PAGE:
Take the 2-minute tour ×
Stack Overflow is a question and answer site for professional and enthusiast programmers. It's 100% free, no registration required.

My question: has someone a super-easy way to convert a SQL-file in SQLite?

share|improve this question

closed as not a real question by duffymo, finnw, Bobby, zendar, Brian Clapper Dec 29 '10 at 15:51

It's difficult to tell what is being asked here. This question is ambiguous, vague, incomplete, overly broad, or rhetorical and cannot be reasonably answered in its current form. For help clarifying this question so that it can be reopened, visit the help center.If this question can be reworded to fit the rules in the help center, please edit the question.

1  
Convert it to what? –  duffymo Dec 29 '10 at 15:16
    
Sql to Sqlite?. –  user557234 Dec 29 '10 at 15:17
6  
Define "a SQL-file." Do you mean a file containing SQL commands, or something else about the database? –  David Dec 29 '10 at 15:18
2  
this question is vague and confusing and you should put some more detail into it so people understand what you're talking about –  binnyb Dec 29 '10 at 15:18
2  
Do you mean "convert a file of SQL statements into a form that's compatible with SQLite?" You'd need to specify the source SQL flavour then: MySQL? MSSQL Server? PostgreSQL? Firebird? Oracle? Yummy? –  Piskvor Dec 29 '10 at 15:18

1 Answer 1

Okay, now it's a little clearer: You want to take an existing MySQL file and translate it into its SQL Lite equivalent.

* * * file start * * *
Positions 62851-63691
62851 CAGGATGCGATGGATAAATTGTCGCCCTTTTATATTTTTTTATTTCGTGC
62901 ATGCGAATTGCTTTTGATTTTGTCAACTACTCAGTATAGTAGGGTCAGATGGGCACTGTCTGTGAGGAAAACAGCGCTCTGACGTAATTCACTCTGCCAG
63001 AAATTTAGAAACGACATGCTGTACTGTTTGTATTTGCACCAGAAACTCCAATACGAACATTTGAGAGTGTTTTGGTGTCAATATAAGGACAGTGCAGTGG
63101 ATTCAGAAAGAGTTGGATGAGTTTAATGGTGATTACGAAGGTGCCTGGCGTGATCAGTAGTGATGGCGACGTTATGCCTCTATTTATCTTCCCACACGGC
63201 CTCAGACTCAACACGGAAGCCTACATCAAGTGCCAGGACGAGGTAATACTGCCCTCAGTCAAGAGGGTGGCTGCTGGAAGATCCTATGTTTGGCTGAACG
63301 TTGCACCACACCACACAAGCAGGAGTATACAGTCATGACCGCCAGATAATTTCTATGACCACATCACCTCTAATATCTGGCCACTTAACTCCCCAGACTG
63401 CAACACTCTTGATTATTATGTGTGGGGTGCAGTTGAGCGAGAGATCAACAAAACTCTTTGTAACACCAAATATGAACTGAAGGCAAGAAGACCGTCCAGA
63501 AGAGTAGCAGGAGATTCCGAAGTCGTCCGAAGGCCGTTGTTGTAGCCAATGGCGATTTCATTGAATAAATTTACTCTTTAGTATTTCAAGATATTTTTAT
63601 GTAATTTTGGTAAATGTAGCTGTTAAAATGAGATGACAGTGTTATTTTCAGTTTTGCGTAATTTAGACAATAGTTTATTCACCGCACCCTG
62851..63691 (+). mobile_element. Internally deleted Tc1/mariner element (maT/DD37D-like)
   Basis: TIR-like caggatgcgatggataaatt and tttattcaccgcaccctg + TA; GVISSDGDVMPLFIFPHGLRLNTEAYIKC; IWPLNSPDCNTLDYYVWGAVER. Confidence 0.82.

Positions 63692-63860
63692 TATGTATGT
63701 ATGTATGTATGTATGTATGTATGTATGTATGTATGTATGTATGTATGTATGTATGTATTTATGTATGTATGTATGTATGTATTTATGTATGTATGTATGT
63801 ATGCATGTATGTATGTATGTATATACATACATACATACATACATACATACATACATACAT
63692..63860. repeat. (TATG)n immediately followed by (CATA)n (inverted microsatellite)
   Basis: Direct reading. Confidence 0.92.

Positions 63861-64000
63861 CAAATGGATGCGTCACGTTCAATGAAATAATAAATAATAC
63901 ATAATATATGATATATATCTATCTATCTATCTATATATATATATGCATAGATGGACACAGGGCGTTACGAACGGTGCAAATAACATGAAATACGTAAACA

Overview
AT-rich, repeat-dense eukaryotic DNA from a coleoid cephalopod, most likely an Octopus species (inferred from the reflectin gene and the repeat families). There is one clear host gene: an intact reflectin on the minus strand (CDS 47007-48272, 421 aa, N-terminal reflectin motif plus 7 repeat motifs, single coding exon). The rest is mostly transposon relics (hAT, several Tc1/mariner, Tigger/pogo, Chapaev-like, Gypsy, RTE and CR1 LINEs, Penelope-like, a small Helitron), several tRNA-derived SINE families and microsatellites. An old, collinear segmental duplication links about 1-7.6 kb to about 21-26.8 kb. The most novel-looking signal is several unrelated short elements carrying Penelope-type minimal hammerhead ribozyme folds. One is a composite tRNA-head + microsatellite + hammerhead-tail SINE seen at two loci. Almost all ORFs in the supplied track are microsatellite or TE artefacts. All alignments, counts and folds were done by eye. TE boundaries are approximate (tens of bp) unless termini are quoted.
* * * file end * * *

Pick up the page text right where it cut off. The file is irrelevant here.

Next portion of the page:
There are two parts to this process:

  1. Translate the DDL from one SQL database to another (DDL == "Data Definition Language")
  2. Migrate data from one schema to another.

Every SQL vendor starts with ANSI SQL and adds in their own proprietary syntax. So you'll have to create a SQL Lite schema (tables, columns, indexes, etc) from the MySQL definition.

The data migration process is called ETL ("Extract-Transform-Load"). You might have to massage some of that data from MySQL to get it into SQL Lite.

The best scenario would be to export your MySQL data into a .csv file, create the table in SQL Lite, then import the .csv file.

share|improve this answer
    
Thanks 100times! That sounds easy :) –  user557234 Dec 29 '10 at 15:30
    
Just to add to the subject... there are DB abstraction layers like ADODB that can be used to write your SQL in a standard way so it can be run in different envirionments. EG: you could move from MySQL to Oracle by changing a connection script, and not have to rewrite your queries. Don't know if it supports SQL-Lite, but something to think about if you're moving platforms often... –  Don Dec 29 '10 at 15:44
    
thanks duffymo, just one more question: is there a better way to create a sqlite.db, than just using the terminal?... I have a gigantic database... –  user557234 Dec 29 '10 at 16:52
    
What do you mean by "gigantic"? Number of tables/columns or amount of data stored in the schema? In both cases, I'd recommend that you script the creation of the schema and the database. If by "better way" you mean something that will allow you to do it without effort, the answer is "no". You'll just have to pick up a shovel and get to work. –  duffymo Dec 29 '10 at 17:10

Not the answer you're looking for? Browse other questions tagged or ask your own question.